The ups and downs of being lesbian, gay, and bisexual: A daily experience perspective on minority stress and support Processes

Jonathan J. Mohr*, Elissa L. Sarno

*Corresponding author for this work

Research output: Contribution to journalArticlepeer-review

51 Scopus citations


Daily diary methods were used to explore identity-related stress and support processes as they occurred from day-to-day in a sample of 61 lesbian, gay, and bisexual (LGB) young adults. At the end of each day for 7-10 consecutive days, participants reported on daily identity-salient experiences (ISEs), proximal minority stressors (internalized stigma, expectations of rejection), and affect (positive, negative). A multilevel latent covariate model was used to examine within- and between-person interrelations among these variables. Participants described a variety of positive and negative ISEs with both heterosexual and LGB people. These ISEs accounted for change in affect from 1 day to the next, even controlling for positive and negative experiences unrelated to identity. For example, relative to the previous day, participants experienced increases in positive affect on days featuring positive ISEs with both heterosexual people and LGB people. ISEs also predicted daily proximal stress variables, and findings differed at the 2 levels of analysis. For example, at the within-person level, participants experienced decreases in internalized stigma on days featuring positive ISEs with heterosexuals. At the between-person level, however, findings indicated that participants who generally had the highest levels of internalized stigma were more likely than others to report negative ISEs with LGB people and less likely to report positive ISEs with LGB people. Finally, proximal stress variables predicted affect at the within-person level: Affect improved on days when levels of internalized stigma and expected rejection were lower than usual.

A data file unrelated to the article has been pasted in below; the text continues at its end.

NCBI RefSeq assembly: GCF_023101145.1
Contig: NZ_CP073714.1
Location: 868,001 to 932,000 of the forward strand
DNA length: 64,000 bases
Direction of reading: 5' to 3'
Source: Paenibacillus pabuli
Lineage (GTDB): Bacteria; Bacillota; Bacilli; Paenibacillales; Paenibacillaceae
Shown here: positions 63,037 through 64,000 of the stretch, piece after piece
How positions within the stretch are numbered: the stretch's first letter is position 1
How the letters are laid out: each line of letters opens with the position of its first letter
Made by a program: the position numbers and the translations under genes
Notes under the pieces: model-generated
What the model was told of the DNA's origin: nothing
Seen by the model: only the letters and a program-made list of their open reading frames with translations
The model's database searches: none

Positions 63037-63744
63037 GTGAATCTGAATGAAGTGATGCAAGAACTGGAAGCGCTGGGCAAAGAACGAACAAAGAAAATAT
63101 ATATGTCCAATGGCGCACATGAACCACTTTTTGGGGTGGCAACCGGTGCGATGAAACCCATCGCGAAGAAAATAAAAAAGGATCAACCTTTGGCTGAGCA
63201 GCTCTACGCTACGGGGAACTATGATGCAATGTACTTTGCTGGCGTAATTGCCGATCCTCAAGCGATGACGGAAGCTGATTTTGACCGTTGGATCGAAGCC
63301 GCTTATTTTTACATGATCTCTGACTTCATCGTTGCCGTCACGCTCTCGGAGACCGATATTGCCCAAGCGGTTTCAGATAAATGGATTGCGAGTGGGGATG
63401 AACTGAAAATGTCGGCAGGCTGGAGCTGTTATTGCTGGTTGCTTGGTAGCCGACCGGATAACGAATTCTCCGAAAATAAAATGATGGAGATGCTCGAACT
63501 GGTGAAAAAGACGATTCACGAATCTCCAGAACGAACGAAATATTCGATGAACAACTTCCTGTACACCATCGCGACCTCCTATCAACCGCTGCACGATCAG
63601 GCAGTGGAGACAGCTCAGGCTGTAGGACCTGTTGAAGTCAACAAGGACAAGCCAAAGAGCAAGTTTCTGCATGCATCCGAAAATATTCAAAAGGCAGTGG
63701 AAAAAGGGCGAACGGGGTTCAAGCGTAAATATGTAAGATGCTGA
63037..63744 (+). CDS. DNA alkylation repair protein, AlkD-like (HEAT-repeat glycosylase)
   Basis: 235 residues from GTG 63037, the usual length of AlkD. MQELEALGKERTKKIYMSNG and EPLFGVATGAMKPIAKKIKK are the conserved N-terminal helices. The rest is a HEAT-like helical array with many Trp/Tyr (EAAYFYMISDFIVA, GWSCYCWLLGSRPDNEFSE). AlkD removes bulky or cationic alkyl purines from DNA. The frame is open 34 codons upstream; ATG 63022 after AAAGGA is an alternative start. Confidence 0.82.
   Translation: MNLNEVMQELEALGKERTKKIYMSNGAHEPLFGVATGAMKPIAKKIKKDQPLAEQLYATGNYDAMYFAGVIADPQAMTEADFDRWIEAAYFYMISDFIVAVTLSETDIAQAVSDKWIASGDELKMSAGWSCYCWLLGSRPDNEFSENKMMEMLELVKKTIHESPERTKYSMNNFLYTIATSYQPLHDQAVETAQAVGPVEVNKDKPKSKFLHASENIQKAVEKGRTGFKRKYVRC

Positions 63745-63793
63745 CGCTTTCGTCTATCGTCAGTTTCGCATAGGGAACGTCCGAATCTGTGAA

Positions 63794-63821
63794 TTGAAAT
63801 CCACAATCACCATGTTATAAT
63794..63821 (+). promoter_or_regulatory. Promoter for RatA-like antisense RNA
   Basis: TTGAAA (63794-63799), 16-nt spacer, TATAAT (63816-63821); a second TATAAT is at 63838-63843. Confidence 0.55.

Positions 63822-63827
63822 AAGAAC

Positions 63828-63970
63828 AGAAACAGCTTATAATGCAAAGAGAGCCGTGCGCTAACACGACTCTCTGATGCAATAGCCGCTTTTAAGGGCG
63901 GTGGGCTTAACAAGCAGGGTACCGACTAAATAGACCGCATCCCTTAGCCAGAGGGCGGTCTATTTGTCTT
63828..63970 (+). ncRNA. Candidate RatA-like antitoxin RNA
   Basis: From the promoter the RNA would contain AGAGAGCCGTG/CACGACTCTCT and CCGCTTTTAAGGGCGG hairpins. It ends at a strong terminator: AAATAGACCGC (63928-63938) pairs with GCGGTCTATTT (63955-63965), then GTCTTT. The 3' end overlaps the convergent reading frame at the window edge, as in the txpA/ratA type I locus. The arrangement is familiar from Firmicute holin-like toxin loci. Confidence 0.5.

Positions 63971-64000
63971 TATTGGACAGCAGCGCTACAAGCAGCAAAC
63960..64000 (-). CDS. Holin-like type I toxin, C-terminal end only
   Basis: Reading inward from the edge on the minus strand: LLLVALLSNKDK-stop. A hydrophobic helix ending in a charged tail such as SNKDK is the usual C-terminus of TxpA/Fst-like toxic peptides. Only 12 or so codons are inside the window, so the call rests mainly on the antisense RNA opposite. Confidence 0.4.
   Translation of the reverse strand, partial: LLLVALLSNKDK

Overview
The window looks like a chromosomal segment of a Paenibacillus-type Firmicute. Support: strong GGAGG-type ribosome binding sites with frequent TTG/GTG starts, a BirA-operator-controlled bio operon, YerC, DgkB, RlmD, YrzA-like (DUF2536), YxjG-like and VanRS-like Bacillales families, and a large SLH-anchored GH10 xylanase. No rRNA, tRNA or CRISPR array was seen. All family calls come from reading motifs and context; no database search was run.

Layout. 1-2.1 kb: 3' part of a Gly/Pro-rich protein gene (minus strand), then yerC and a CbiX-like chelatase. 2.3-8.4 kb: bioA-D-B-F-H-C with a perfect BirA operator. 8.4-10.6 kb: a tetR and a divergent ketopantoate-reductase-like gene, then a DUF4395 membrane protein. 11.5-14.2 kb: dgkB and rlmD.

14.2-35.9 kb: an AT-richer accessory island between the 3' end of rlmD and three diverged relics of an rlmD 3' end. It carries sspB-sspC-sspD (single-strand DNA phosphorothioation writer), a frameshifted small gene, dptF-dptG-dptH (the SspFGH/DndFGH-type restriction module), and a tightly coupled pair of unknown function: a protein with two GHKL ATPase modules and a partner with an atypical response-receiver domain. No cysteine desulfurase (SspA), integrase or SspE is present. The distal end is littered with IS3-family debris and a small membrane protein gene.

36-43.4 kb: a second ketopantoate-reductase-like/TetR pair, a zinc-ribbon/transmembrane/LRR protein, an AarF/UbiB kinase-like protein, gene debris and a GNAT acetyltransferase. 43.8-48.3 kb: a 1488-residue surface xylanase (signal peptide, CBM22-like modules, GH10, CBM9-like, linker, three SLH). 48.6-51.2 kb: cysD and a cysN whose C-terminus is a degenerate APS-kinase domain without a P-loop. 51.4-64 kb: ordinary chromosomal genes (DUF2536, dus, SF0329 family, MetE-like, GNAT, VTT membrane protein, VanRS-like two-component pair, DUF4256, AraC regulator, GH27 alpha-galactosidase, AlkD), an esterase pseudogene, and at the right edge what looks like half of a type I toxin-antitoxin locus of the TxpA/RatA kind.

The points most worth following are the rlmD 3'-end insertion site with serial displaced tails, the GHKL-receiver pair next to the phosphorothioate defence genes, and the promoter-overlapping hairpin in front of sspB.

Original languageEnglish (US)
Pages (from-to)106-118
Number of pages13
JournalJournal of Counseling Psychology
Issue number1
StatePublished - Jan 1 2016
Externally publishedYes


  • Daily experience
  • Identity
  • LGB
  • Minority stress
  • Support

ASJC Scopus subject areas

  • Social Psychology
  • Clinical Psychology
  • Psychiatry and Mental health


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